Wednesday, 1 April 2015

The twelve ingredients of my life

I almost called this '12 essential ingredients'  but that would have meant justifying the term 'essential. Meaning what exactly? Why am I getting all 'lifestyle magazine'? Why have I spent hours Photoshopping? If it's real essentials where's the flour and eggs? If it's luxury additions then what're onions doing there. And why only twelve? It's not even Christmas so what's with the 'best of' theme? Look, let's calm down and stop being all bloody meta.

So these are the ingredients of my life. I kinda like the folksy grandiloquence of it (not a sentence I thought I'd write today). It's the sort of title that Nigel Slater would get away with and he's not done so badly. Anyway, shall we begin?

You know, sometimes I write this stuff and I figure: it's OK, they'll know it's ironic, me being a [deleted] and everything. And then people take me seriously. Don't.

These are the elements that I use most often; that I would miss most; that I would not do without. Hell, maybe I just want to gush. Some may balk at the inclusion of vanilla over, say, garlic, or rosemary over basil, thyme and parsley. And where are the chillies, the spirits and the tomatoes? I had to leave out haddock, bacon, foie gras, brill and Holtwhite's almond croissants. Well all such lists are spurious and predicated on a set of very unreal circumstances but are ultimately created to spark debate, preferably over a meal with friends. Or online... with undue aggression. I also spend a lot of time reading about ingredients: history and use, and wanted to share some of the questions that prompted that research. Why, for instance, is pepper a staple condiment and not cumin or coriander? I'm inviting you to tell me why you agree or disagree and what your list would include.

1. Salt. Specifically Maldon salt. While we in the West may consider this the most ubiquitous of condiments, remember in the East, salt is rarely found on the dining table. They use fermented soy, oyster or fish (like the Romans) to deliver a sodium hit. Salt is essential to life. We crave it. We used to pay ourselves in it (hence: salary).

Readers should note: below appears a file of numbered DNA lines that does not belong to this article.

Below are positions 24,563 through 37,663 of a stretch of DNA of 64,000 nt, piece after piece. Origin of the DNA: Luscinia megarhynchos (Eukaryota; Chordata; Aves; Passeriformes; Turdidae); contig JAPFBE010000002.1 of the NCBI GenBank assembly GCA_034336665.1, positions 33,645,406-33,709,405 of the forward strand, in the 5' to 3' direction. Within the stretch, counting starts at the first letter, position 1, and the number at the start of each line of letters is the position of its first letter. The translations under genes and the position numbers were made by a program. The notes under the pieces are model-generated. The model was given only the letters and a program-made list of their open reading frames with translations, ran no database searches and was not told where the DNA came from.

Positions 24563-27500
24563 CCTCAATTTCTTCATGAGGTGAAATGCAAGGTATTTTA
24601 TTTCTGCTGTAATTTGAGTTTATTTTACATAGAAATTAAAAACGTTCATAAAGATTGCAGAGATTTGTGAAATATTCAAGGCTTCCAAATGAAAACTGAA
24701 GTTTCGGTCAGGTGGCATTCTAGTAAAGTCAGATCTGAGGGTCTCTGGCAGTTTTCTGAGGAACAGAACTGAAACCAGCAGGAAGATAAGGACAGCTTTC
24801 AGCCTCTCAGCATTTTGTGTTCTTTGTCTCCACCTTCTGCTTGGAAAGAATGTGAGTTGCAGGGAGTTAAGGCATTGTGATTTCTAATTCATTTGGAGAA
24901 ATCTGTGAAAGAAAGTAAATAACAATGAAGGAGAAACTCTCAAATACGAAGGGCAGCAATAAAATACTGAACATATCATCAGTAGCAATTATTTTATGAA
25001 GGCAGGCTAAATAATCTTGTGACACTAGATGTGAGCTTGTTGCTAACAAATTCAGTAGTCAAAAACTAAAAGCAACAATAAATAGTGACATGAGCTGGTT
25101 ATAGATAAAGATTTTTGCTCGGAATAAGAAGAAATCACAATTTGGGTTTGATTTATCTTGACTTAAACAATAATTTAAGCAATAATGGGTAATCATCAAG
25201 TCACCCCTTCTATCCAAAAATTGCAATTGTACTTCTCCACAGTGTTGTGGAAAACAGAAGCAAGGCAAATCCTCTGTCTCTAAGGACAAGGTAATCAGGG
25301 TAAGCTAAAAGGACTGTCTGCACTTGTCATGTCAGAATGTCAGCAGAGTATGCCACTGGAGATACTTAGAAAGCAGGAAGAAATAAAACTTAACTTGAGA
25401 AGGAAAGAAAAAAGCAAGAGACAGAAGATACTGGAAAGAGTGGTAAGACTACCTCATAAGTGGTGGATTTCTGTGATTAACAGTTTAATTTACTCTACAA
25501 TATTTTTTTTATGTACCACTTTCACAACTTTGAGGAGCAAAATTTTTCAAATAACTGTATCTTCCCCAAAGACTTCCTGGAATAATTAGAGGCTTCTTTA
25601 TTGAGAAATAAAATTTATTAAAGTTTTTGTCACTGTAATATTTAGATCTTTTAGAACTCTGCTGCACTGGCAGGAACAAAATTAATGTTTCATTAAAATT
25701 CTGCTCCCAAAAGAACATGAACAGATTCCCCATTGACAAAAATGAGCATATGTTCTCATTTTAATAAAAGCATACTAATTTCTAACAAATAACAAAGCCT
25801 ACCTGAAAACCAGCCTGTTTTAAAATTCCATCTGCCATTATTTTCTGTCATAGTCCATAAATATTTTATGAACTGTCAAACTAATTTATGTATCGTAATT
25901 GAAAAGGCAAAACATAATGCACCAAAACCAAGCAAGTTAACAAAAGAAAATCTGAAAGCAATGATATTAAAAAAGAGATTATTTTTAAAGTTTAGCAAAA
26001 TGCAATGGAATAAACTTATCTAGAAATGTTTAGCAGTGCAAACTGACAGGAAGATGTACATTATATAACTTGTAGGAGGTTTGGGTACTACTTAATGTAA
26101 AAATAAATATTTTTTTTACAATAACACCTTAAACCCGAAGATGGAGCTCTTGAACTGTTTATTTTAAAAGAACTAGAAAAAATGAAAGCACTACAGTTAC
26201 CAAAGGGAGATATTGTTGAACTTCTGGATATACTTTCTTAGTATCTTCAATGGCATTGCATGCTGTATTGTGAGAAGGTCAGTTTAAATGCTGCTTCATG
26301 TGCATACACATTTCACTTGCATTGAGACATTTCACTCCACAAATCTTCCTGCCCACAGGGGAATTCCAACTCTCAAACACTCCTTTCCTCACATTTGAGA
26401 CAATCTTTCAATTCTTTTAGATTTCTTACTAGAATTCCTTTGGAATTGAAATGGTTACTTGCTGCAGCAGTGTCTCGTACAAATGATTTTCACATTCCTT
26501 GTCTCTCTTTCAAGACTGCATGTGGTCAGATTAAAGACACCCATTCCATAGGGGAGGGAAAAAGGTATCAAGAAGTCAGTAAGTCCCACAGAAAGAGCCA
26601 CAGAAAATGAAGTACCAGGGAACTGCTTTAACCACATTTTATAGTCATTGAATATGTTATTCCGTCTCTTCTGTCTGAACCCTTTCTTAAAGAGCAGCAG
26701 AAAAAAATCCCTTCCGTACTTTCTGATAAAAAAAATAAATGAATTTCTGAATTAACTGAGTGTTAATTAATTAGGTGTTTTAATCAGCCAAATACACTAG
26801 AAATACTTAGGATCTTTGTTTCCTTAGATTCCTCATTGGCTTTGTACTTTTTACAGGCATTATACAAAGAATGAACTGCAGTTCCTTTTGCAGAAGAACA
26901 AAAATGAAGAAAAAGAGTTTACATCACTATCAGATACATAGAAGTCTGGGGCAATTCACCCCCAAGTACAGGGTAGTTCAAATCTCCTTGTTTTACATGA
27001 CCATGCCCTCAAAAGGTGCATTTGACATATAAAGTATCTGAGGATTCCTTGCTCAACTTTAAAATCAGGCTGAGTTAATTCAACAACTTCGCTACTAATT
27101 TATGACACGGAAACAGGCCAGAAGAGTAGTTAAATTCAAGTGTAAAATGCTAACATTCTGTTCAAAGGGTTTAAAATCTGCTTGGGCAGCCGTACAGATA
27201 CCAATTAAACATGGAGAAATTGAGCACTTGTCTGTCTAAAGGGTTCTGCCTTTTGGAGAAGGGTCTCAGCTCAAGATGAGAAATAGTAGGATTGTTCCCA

Seasoning is one of the key differences between good food and great. This means salt, and usually more of it than we're told is good for us. Of course, if you regularly cook from scratch you do avoid all that hidden sodium in tinned food and microwave meals. Something well seasoned would be too salty if you added any more. You should season as you go, because tasting as you cook is essential (but bizarrely, so many people don't). 

Maldon is what to reach for when all those U.S. recipes call for 'kosher salt'. I use it so often, I confess I'm at a loss with table salt. I tend to salt by feel at first, knowing how big a pinch for my bread dough or... hell, look it's salt, it's in everything. My family tell me I have a very salty palate, which worries me. How should a cook season something - if not to their own taste, what?

Maldon crystals are light and crunchy, and occasionally diamond sharp, so I use it on the top of my rosemary focaccia that I serve at the start of almost every supper club meal.

Pepper drupes
2. Black pepperBlack pepper is the cooked and dried unripened 'drupe' of the pepper plant; they turn white when ripe. So why is it the only spice to be on every table? Black pepper berries are native to Southeast Asia, long valued as both a flavouring and a medicine  It was taken up by the Romans as a cheaper alternative to long pepper, the condiment of the plebeians. The taste spread to the proles and then among the empire and via the Persians, Arabs, Italians and Spanish, to the rest of the world. It's now the most commonly traded spice. 

Black pepper was hugely valued. So much so that in medieval Europe, the merchant class would wear bags of it around their necks, not as a medicine but as an aromatic display of wealth.

I adore black pepper - possibly too much. It has to be freshly milled. It's the volatile oils and other aromatic compounds from the freshly cracked corns that gives pepper its hit and these quickly degrade (oxidise) when exposed to air.